In 1997, the idea of Rainforest World Music Festival (RWMF) was proposed by a Canadian musicologist after witnessing a traditional Sape lute performance.
It didn’t take long to organise the first festival, which took place in 1998 after the approval of the Sarawak Tourism Board. A total of 300 people attended the event at the time.
Fast forward to today, the three-day festival is now a major annual event and likely the most anticipated festival in Sarawak with approximately 20,000 attendees from all around the world!
This prestige was why I was excited to volunteer for RWMF in 2022. However, my experience with the festival left much to be desired.
The (good) experience as a RWMF volunteer
The RWMF isn’t just a music festival. Asides from the concerts and performances, you can browse many of the local cultural and arts and crafts booths during the day.
This is how my friend and I ended up volunteering at RWMF by managing at an art booth.
This meant getting up everyday before 7AM to make the 45 minute drive from Kuching all the way to Sarawak Cultural Village where the event was being held.
Breakfast was purchased on the way, usually McDonalds or some other fast food of sorts because we had to reach the location around 9AM.
Even when we reached on time, we weren’t guaranteed a good parking spot, because every other booth had to make a similar journey. This meant the carpark was usually almost full by the time we got there.
Being at RWMF meant that there were tons of people from all around the state. We were able to meet so many people from other booths and made a lot of friends despite being chained to our booth from 9AM all the way to 7PM.
The first day and mornings in general were always slow, with hardly any people coming and going. It was only around 3PM on the second and last day did it finally start to get busy, considering it was the start of the weekend.
Our customers ranged from all around the world from Singapore, Japan, Taiwan, and England. It was really nice to finally be able to see other nationalities after the long pandemic period.
However, the good experience we were having did not last the whole festival.
The (not so good) experience as a RWMF volunteer
During the festival, my friend and I were not being paid for our time. Instead, we were promised to be able to use our volunteer passes to enter the festival and watch the performances.
Imagine our shock when we tried to watch the concert on the very first night only to be held back by security and requested to leave. Volunteers are NOT allowed in the main performance area.
When we complained to the group we were volunteering for, even they were surprised because previous years always allowed volunteers to enter and enjoy the performances. Suddenly, the year 2022 was an exception.
It wasn’t just us as many other volunteers from other booths voiced their disappointment to the management. Yet the organisers remained ironclad and did not evoke the ban for the entire music festival.
We even heard rumours that supposedly the first contract that was sent out to booth participants included the previous clause that allowed volunteers in the performance area, but this detail was missing in the final signed contract. (We personally can’t confirm this ourselves, though!)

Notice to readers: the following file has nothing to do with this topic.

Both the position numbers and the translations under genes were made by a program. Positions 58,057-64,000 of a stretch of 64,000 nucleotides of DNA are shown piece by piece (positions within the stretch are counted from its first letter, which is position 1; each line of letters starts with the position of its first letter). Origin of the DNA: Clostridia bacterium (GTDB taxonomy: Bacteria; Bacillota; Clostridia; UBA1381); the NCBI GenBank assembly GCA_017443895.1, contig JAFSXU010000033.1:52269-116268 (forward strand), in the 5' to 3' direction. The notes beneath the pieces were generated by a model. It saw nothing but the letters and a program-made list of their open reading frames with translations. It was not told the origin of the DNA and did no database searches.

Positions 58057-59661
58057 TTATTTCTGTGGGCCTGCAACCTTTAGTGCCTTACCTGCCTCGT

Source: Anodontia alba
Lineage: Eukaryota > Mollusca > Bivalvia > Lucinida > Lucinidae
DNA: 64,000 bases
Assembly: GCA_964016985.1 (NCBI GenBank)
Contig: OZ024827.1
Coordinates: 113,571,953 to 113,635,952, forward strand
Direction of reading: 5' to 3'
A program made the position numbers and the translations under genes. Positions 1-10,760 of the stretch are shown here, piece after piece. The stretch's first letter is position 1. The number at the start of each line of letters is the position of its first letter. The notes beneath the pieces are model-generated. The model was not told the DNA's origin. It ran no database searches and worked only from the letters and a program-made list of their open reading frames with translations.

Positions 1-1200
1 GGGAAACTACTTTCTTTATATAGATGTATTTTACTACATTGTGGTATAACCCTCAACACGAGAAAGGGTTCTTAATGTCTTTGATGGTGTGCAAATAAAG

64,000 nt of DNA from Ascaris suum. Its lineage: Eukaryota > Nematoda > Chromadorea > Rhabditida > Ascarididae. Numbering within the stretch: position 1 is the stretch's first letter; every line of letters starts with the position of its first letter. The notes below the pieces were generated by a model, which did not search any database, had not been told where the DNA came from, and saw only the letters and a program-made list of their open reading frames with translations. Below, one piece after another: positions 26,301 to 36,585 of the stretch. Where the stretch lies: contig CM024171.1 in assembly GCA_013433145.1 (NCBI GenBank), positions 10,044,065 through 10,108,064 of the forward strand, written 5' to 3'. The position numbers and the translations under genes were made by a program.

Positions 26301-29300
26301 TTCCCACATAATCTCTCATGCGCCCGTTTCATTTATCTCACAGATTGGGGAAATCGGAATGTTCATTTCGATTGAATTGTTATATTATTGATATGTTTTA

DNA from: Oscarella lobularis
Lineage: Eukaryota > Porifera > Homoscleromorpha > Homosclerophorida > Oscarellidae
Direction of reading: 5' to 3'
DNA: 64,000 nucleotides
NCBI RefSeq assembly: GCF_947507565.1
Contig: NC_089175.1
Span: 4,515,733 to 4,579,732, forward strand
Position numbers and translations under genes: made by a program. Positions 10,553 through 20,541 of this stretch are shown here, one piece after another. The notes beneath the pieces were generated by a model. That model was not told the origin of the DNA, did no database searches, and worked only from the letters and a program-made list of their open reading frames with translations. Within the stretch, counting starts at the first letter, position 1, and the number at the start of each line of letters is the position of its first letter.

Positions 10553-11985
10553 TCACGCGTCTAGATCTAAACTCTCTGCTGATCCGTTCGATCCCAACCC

The broken promises, combined by our increased fatigue from the long hours spent volunteering, ultimately left us feeling dejected.
One night, we even resorted to sneaking past the security to watch the performance. But deep down, it felt terrible and wrong to know that you’re not wanted there. That you’re not allowed to be there even though you had a small part in making the festival a little livelier.
While my friend and I received access bands from our friends during the final day, I gave mine to someone else to enjoy the performance because I just wasn’t feeling up to it.
According to my friend who stayed behind, the encore and screams were endless when the live performance ended at midnight with all musicians bowing on stage. Supposedly there was also a wild after-party on the beach too.
How the next RWMF can be better
My volunteer experience at RWMF was a mix of good and bad. Personally, this is likely something I wouldn’t ever do again considering how unfair volunteers were treated.
Like I said earlier, RWMF is far from just a musical concert. It is a chance to experience the local art and culture through the scenic location of Sarawak Cultural Village and the many local businesses that set up shop during the festival.
What would happen if RWMF had no volunteers from going back on the 25-year tradition of allowing them to participate? What would this internationally recognised festival become if it was restricted to merely the night concerts?
I understand that RWMF is unlikely to fail, but the possibility is there. There has to be more transparency regarding the rules imposed on volunteers. If you’re going to change something that has been there for years; communicate it.
Other than that, I also heard of many bad experiences regarding the shuttle transportation to the event. Apparently some people were demanded to pay a hefty amount that was much higher than what other visitors were charged.
Ultimately, RWMF represents an opportunity for the world to learn about the culture of our state, which is why it is important for the quality of the festival to be upheld.
Here’s a piece of advice to any prospective volunteer at RWMF: Read the terms and conditions carefully.